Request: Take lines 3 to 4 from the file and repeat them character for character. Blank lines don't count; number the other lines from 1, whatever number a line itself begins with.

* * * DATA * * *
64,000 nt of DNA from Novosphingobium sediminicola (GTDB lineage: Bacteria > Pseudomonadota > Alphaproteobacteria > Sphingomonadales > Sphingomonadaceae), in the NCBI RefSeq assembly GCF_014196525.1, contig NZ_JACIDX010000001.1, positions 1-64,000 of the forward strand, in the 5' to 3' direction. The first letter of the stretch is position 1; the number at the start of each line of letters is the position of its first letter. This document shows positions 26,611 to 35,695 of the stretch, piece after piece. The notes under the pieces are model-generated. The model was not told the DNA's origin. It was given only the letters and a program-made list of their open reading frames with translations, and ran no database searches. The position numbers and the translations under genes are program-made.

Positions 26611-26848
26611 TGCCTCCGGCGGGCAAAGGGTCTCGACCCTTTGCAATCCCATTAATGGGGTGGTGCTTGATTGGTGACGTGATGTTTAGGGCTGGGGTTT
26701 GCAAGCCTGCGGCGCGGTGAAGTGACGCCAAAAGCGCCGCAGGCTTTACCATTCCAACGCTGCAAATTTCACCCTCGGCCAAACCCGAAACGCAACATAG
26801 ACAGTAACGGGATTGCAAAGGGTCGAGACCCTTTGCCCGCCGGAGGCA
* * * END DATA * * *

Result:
26611 TGCCTCCGGCGGGCAAAGGGTCTCGACCCTTTGCAATCCCATTAATGGGGTGGTGCTTGATTGGTGACGTGATGTTTAGGGCTGGGGTTT
26701 GCAAGCCTGCGGCGCGGTGAAGTGACGCCAAAAGCGCCGCAGGCTTTACCATTCCAACGCTGCAAATTTCACCCTCGGCCAAACCCGAAACGCAACATAG